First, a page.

Deconstruction begins. And the inevitable question is tossed around carelessly as we prepare to get to work: "how hard can this be?" If you watch any home remodeling TV shows, the first 3 1/2 minutes is devoted to demolition, and everyone looks happy and energetic swinging hammers. It looks like fun! Like most things on television, however, the truth is far from reality. Editors must take hundreds of hours of demolition footage, choose the 3 scenes that don't contain blood, bad language, or massive clouds of dust and somehow condense them into a short segment in the beginning of their show.

Demolition took us about 10 working days stretched over 3 weeks. It was hard. In hindsight, I don't know how we could have made this work any easier (although 3 gallons of gasoline and a book of matches comes to mind).

Here's a look at your demolition experts:

The crew begins assessing the best way to take it down and with only one option (begin at the top and work your way down), the next question becomes "what tools do we need to accomplish this with the least amount of effort and most speed?" The first answer: circular saw. A few minutes with that tool and we moved onto the second answer: Sawzall. This is a better tool, but kind of slow. So the final and best answer is revealed: CHAINSAW. And off we go.

Mind you, everything we remove from this structure must be carried up the stairs or up the hill, which is incredibly steep. The realization of how difficult this is becomes evident after about the 35th trip.

Stuff starts to get a little trickier as the footing disappears... We figure out that throwing stuff eliminates some of the carrying, which just adds to the muscle groups that will be aching terribly in the morning.

And then there's the water hazard. Much time is spent picking every little errant sliver of wood out of the lake.

We reach the point where it's no longer possible to be on the building, we need to be in it to get it taken down. First obstacle: pull the roof down into the building and in the process, deposit hundreds of pounds of dirt, debris and what appeared to be bat guano in your hair, face, down your neck, and (somehow) into your socks. I can not remember a time in my life when I was more filthy. We looked like old-time coal miners - I will spare you the details of just how bad this was, but suffice it to say, there were no "quick showers" taken at the end of this day.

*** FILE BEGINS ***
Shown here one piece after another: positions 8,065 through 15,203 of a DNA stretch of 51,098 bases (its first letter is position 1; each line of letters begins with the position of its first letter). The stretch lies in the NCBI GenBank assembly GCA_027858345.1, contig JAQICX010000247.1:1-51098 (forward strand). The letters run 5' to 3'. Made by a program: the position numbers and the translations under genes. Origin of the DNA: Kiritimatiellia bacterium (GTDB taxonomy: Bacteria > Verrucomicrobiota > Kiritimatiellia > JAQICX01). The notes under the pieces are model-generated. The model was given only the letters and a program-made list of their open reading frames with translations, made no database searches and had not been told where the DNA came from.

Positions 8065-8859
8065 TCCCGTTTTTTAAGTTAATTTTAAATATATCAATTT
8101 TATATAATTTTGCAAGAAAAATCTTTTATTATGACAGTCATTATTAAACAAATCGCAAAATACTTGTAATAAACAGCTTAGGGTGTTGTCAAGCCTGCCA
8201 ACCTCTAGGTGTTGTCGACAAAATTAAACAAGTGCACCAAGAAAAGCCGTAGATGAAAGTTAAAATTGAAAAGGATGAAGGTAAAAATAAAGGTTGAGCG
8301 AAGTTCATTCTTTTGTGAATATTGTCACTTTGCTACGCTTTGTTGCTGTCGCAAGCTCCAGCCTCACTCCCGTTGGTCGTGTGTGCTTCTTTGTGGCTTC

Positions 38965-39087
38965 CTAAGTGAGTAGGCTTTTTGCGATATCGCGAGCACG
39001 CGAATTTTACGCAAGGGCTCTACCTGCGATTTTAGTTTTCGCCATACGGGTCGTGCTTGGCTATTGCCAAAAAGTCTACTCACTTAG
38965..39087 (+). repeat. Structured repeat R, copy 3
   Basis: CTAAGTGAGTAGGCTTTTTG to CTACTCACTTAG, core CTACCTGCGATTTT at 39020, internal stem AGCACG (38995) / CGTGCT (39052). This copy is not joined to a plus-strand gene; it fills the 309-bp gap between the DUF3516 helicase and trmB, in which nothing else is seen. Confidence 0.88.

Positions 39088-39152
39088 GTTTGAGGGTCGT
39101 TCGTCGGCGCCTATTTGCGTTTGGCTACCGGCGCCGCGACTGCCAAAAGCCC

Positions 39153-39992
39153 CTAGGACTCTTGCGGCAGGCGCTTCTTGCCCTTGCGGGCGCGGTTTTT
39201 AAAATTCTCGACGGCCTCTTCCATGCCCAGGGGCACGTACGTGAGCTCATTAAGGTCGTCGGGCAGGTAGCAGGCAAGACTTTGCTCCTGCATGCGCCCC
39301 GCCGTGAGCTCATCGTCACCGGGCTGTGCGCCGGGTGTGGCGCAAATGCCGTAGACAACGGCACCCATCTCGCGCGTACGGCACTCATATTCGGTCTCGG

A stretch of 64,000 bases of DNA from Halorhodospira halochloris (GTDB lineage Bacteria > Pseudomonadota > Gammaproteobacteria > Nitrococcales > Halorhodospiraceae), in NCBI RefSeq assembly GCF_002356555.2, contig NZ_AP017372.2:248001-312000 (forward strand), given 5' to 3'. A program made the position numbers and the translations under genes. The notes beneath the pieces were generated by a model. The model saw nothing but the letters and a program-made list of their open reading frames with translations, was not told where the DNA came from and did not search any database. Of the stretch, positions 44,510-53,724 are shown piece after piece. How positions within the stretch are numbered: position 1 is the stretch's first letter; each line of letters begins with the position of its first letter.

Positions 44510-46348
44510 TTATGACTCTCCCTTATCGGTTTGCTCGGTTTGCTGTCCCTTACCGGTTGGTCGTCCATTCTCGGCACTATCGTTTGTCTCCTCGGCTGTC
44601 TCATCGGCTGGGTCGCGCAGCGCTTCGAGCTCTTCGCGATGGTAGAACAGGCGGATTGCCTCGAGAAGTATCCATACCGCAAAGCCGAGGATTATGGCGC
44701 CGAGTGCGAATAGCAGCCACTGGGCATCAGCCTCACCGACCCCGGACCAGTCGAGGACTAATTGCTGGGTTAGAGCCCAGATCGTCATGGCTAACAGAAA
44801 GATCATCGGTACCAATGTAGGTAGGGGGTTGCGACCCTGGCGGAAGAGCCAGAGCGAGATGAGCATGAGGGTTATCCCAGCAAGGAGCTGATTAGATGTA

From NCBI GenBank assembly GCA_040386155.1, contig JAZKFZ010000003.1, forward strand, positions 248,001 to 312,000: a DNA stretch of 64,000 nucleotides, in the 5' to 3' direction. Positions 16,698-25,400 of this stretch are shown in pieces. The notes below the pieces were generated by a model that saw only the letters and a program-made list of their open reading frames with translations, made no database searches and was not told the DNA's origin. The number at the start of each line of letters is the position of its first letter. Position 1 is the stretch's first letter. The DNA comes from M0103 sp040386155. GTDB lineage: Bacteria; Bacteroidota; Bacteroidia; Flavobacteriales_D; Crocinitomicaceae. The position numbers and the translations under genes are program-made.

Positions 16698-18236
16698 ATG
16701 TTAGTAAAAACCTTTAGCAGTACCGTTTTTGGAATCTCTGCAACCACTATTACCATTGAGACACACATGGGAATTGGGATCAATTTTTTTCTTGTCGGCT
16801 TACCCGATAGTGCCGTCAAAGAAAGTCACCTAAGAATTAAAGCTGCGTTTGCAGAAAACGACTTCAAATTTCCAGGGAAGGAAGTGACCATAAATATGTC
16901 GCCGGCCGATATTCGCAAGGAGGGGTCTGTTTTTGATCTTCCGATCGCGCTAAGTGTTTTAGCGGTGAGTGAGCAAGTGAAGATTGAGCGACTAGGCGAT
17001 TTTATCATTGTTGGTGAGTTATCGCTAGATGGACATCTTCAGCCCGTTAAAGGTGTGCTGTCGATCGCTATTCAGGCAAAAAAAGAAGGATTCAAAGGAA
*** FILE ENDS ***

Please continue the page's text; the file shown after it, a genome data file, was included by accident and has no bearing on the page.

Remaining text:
Beyond the dirty nature of getting the roof down safely from over our heads, we still had to cut it up into smaller pieces so we could carry it up the hill to the (growing) debris pile.

The first wall to go down was the south wall, which we let fall out of the building. That was probably not an ideal strategy, because we spend another 2 hours getting it apart so we could... [wait for it].... CARRY IT UP THE HILL. The remaining two walls were going to have to be cut up and pulled into the building - the west wall couldn't be dumped into the lake, the north wall couldn't fall and destroy the stairs, because we'd have no way to get back up the hill with all the debris, and the east wall was up against a retaining wall. So the trusty chain saw was fired-up, and we began sectioning pieces out and pulling them into the building.

You'll notice some boats in the background - by this time, we had attracted a number of spectators who decided that even if the fishing was slow, it was great entertainment to watch us fumble around with chainsaws as walls started to wobble tenuously.

And all of it must be hauled up the hill. There was some foul language (OK, there was a LOT of foul language) used at various points to describe our relationship with this hill.

This was not a weekend project. In fact, the demolition continued over 3 weeks as we worked our way to the ground.

We did it! The old boat house was removed! And you may be wondering - what did we do with it? First off, we should say that we got it up the hill, and then began sorting materials: barn siding that we could save/repurpose, the original 1/2 log siding from the 1940's that was under the barn wood siding, large old-growth dimensional lumber (e.g. 2x14 by 20') from the floor, and then everything else - firewood, debris, asphalt roofing, hardware, etc. We saved about 1/2 to 2/3rds of the material - we'll have future blog posts featuring some of the projects where this material was used, including the Logger suite.

The remaining scrap material was in two giant piles up near the lodge. We learned that our fantastic neighbor Mikey up the street builds a giant burn pile every year on his property, and lights it up after Thanksgiving, inviting friends and neighbors over to see a 60' diameter cone of combustibles heat-up the neighborhood for one unforgettable evening. Needless to say, we added quite of bit of material to the bonfire pile (and had a WONDERFUL time in December when Mikey had the fire). The rest of the stuff had to be disposed of properly, so a very large dumpster was ordered, filled, and removed.

With the building gone, we now had to turn our attention to two major challenges: construct the boat house and deconstruct/build the upper landing/deck and stairs before the winter weather arrived. Seeing that it was already the second week of October, and that snow had arrived last year on October 28, we knew that we were going to be fighting the odds.

Next up: read about our mad scramble to get the boat house built and weather-tight before the snow and cold put and end to outdoor construction!

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